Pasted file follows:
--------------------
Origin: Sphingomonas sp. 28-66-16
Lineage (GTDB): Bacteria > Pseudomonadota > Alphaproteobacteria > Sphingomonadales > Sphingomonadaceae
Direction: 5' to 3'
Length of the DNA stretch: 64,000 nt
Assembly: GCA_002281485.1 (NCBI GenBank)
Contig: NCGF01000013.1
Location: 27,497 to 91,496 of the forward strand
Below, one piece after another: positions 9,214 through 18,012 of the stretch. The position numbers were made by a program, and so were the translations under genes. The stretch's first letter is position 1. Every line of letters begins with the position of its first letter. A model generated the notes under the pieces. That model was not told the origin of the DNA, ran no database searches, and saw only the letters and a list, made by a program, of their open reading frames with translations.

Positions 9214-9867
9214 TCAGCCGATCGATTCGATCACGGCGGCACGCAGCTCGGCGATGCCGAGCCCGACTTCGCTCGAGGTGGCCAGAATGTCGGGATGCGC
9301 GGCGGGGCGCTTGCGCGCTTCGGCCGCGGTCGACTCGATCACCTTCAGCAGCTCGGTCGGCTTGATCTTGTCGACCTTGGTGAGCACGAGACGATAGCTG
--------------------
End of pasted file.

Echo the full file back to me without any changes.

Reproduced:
Origin: Sphingomonas sp. 28-66-16
Lineage (GTDB): Bacteria > Pseudomonadota > Alphaproteobacteria > Sphingomonadales > Sphingomonadaceae
Direction: 5' to 3'
Length of the DNA stretch: 64,000 nt
Assembly: GCA_002281485.1 (NCBI GenBank)
Contig: NCGF01000013.1
Location: 27,497 to 91,496 of the forward strand
Below, one piece after another: positions 9,214 through 18,012 of the stretch. The position numbers were made by a program, and so were the translations under genes. The stretch's first letter is position 1. Every line of letters begins with the position of its first letter. A model generated the notes under the pieces. That model was not told the origin of the DNA, ran no database searches, and saw only the letters and a list, made by a program, of their open reading frames with translations.

Positions 9214-9867
9214 TCAGCCGATCGATTCGATCACGGCGGCACGCAGCTCGGCGATGCCGAGCCCGACTTCGCTCGAGGTGGCCAGAATGTCGGGATGCGC
9301 GGCGGGGCGCTTGCGCGCTTCGGCCGCGGTCGACTCGATCACCTTCAGCAGCTCGGTCGGCTTGATCTTGTCGACCTTGGTGAGCACGAGACGATAGCTG